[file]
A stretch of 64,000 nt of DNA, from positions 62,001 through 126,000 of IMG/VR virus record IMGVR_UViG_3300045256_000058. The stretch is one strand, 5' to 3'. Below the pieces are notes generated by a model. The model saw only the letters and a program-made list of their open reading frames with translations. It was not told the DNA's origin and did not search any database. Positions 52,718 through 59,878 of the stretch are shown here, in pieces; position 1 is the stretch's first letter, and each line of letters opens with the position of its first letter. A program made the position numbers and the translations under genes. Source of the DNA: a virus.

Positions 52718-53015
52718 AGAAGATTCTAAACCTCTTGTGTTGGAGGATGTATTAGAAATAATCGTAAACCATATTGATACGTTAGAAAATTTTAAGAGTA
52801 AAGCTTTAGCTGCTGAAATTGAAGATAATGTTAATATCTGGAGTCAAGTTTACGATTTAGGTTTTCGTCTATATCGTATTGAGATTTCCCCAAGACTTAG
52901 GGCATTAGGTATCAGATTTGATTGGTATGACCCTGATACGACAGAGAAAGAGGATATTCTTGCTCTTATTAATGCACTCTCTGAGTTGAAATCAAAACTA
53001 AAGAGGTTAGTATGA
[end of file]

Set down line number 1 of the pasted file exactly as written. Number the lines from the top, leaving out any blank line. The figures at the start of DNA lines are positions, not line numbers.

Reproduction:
A stretch of 64,000 nt of DNA, from positions 62,001 through 126,000 of IMG/VR virus record IMGVR_UViG_3300045256_000058. The stretch is one strand, 5' to 3'. Below the pieces are notes generated by a model. The model saw only the letters and a program-made list of their open reading frames with translations. It was not told the DNA's origin and did not search any database. Positions 52,718 through 59,878 of the stretch are shown here, in pieces; position 1 is the stretch's first letter, and each line of letters opens with the position of its first letter. A program made the position numbers and the translations under genes. Source of the DNA: a virus.